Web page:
I am not just a foodie. I am also hooked with wines and spirits, which led me to my WSET education a couple of years ago. Being in Japan I just had to get my hands on sake. Nowhere in the world will you find a selection of fine sake as you do in Japan. Which does not come on a surprise, given that Japan is fortunate enough to have a sake industry that comprises about 1,500 breweries. So nowhere in the world can you get a better experience in tasting sake and learn about sake than in Japan.
So on my mission to truly understand the “beverage for the gods”, as sake was called until the Heian period (794 – 1185), I not just tasted a wide variety since I started living in Japan. I also topped my experience with a formal education about sake with the Sake Education Council and theJapanese Sake Sommelier Institute.
That were 261(!) – in words – twohundredsixtyone sake that I tasted in 30 days – plus the average 14 sake that I have at home to train my palate and practice for blind tastings. That is true sakemania. I got to taste many of the sake at breweries that I visited. Big, industrial ones that have high-tech equipment for a large scale year-round production as well as tiny, artisanal breweries that use ancient methods that have been passed down for generations.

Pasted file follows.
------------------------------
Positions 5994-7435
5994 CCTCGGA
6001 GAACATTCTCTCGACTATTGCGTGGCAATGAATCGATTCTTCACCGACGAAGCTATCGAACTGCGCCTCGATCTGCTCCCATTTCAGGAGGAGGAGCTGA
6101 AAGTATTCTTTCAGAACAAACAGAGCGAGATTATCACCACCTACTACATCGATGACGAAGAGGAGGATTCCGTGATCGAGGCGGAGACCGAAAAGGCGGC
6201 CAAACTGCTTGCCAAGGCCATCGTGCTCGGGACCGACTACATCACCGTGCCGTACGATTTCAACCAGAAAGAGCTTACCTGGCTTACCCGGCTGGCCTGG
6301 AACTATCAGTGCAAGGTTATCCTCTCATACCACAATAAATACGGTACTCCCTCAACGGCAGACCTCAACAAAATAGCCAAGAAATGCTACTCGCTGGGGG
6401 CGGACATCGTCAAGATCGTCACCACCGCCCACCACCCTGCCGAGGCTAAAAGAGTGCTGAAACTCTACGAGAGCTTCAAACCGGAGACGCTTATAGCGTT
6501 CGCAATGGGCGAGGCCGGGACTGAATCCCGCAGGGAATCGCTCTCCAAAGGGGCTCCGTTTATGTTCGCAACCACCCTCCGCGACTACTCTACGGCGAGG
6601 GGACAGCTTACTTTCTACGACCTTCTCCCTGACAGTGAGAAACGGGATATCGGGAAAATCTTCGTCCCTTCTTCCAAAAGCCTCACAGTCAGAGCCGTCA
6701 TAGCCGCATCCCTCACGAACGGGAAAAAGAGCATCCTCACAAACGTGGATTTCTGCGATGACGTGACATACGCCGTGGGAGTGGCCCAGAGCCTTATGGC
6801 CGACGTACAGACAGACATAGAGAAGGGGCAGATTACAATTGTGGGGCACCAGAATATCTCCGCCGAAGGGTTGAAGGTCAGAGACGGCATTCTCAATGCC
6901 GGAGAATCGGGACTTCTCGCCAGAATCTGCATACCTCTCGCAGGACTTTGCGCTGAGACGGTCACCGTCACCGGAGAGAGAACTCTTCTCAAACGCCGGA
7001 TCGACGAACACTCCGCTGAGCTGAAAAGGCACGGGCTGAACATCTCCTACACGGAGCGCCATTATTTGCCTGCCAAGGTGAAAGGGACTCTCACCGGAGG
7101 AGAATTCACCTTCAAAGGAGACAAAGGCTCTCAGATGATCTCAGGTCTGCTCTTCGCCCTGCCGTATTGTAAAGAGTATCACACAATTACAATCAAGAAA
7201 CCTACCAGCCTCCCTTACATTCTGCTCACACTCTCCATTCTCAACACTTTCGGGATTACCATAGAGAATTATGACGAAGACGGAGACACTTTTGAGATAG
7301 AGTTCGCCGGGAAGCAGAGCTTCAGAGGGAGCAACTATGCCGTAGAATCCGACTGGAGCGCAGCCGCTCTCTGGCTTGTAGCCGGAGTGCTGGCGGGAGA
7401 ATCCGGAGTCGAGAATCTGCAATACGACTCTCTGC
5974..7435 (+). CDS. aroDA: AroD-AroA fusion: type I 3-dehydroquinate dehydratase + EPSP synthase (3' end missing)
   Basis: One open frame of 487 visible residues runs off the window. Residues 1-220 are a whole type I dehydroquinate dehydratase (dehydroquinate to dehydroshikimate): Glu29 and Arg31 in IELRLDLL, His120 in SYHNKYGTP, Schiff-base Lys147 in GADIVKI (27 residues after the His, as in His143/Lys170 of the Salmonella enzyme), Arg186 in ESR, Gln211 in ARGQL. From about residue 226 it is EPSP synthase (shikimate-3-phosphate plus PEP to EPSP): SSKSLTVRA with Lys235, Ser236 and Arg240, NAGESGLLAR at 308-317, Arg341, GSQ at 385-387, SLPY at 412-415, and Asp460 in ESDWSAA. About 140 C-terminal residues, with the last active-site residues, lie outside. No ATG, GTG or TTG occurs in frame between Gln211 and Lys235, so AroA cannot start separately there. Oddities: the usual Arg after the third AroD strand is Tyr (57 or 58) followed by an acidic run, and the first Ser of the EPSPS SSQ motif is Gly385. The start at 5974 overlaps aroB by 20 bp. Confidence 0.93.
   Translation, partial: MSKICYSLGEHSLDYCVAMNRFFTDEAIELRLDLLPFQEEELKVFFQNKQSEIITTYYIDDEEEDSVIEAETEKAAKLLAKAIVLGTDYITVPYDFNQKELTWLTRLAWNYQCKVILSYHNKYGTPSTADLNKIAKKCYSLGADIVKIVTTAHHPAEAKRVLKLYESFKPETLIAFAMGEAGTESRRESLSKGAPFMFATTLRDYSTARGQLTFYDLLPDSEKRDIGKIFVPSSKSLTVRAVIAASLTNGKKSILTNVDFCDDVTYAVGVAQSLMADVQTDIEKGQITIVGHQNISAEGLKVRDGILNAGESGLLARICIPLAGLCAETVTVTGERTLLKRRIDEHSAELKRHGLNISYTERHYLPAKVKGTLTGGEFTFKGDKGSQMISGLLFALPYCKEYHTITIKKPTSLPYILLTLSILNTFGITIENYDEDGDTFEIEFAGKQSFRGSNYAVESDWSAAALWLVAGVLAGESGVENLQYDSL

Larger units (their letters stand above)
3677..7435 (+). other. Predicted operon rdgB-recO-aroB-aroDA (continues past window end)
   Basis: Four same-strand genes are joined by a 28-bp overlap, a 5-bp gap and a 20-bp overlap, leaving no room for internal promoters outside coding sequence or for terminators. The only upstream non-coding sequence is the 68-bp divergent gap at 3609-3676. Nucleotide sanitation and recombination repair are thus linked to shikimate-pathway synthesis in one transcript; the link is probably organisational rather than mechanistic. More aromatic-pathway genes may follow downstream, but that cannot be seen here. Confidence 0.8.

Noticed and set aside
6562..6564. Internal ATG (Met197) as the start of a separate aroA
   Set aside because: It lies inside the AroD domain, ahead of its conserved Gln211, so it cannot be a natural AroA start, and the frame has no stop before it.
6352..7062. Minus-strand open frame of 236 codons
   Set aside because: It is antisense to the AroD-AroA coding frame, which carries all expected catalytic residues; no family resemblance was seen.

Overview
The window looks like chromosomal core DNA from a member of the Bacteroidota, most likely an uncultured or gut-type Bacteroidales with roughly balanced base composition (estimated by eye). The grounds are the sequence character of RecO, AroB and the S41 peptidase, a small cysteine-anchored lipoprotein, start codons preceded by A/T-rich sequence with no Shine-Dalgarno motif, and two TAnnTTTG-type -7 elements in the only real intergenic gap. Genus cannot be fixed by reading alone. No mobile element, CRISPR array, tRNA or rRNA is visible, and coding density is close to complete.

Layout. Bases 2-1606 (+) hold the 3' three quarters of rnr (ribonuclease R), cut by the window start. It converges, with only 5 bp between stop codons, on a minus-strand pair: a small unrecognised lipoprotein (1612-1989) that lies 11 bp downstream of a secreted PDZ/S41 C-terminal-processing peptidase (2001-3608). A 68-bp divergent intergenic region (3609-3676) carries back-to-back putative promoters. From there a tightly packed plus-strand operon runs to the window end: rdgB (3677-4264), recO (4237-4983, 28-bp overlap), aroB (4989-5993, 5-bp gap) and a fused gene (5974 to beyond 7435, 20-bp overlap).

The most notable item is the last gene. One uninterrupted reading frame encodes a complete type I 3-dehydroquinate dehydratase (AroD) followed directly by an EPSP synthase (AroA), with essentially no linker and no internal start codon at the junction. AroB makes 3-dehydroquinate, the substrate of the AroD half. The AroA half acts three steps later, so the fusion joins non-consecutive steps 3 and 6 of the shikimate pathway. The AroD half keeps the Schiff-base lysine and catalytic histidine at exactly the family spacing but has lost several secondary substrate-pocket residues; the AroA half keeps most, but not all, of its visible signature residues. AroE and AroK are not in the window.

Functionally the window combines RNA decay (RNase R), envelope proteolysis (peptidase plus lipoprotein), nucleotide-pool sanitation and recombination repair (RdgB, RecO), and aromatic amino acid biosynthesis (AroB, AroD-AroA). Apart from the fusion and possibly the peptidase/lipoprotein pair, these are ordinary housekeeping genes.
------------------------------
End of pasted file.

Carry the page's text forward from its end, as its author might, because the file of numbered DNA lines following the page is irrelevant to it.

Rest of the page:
The good news is that for pure enjoyment you don’t need to study that hard.
Knowing that there is more than one sake out there is a good start to find one you like. Additionally you should remember one word: “Ginjo”. Because if the word “ginjo” is on your bottle you have a premium sake in your hands, that means good stuff. Try it and take it from there.